With Ribbon Rouge 2015 just over a month away, we are celebrating the theme of Queen! Women who inspire--the rule breakers and name takers, villified by some but visionaries to others, these women embody the passion, freedom and unbreakable spirit of their communities.
Today we had the pleasure of interviewing a local Albertan champion for HIV, Marlo Cottrell. Cottrell is an artist and writer who believes in standing up for women rights. She began a healing journey after her own diagnosis. We are proud to feature her at the 2015 Ribbon Rouge Gala.
Cottrell has had to overcome a great many obstacles in her to share inspire hope and help others fine their voice. She's truly a phenomenal woman who inspires the self-esteem of in others. What a Queen.
Ribbon Rouge: Who are you? Tell us a little bit about yourself and your history/ what you think is important about who you are?
Marlo Cottrell: My name is Marlo Cottrell. To tell you a little about myself, one must first understand to path to where I came from. I will share with you a poem, which pretty much sums it up.
Oh that smiling face, of a little girl filled with so much promise, thought to be destined
for a beautiful life. But the legacy of the broken generations passed down to her, her dreams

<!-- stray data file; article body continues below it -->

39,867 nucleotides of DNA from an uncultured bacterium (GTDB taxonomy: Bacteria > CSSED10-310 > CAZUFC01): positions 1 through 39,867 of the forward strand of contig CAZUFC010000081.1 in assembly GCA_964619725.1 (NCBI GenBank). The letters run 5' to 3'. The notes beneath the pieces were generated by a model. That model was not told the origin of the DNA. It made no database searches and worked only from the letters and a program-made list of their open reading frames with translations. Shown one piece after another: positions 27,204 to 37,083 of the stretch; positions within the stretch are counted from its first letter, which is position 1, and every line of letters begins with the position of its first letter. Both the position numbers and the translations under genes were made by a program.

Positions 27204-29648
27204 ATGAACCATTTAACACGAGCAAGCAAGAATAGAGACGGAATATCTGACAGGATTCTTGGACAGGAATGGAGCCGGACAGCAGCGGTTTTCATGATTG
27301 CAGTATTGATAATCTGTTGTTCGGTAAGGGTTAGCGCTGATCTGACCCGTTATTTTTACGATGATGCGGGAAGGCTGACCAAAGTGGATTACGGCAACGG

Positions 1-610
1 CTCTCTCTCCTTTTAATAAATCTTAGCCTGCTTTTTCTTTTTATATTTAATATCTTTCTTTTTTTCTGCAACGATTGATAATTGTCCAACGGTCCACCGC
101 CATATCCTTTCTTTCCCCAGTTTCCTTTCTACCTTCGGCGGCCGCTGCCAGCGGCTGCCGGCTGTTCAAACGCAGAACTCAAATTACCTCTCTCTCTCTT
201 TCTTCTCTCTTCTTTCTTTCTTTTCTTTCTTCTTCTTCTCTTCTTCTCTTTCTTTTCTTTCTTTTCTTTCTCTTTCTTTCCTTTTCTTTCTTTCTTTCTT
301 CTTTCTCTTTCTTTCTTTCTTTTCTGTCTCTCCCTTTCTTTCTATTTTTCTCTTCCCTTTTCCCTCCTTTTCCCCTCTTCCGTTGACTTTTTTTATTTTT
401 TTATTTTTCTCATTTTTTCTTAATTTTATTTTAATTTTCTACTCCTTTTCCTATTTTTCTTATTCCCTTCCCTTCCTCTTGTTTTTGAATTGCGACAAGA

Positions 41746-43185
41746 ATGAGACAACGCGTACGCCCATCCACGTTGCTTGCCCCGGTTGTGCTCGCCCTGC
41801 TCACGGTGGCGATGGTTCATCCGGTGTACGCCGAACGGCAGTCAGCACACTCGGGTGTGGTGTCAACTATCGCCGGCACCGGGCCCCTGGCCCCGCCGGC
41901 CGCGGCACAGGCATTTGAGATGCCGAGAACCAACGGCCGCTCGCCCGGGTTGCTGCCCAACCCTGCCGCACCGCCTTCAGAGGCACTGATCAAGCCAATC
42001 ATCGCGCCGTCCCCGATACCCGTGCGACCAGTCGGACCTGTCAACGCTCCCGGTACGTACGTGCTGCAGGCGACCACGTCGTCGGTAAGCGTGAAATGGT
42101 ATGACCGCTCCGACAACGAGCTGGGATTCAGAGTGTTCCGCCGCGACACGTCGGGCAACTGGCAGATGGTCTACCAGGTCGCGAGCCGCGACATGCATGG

slowly crumbled amongst their beatings and their screams.
This was a piece of her story, but she didn’t ask for this kind of life.
She realized dreams were untouchable, an elusive beauty that lay high amongst the stars,
just beyond her grasp.
She saw it all unfolding, this was a piece of her story, but she hadn’t asked for this kind
The moment you realize there was a price for your forbidden skin, sold by the legacy to
pay the remuneration for another mans sin.
Then one day a blessing erupted from the life that lay within. She saw her dreams
realized the in innocence of another that she had been given. She wanted to be enveloped in this
moment, as she nurtured her untouchable star.
But this was to be only a piece of her story, this was not the end.
She saw it slip through her fingers as the legacy emerged, the price that she paid the fee
from her own birth. It seemed her universe was destined to sink into the mire.
This was a piece of her story, but this was not the end.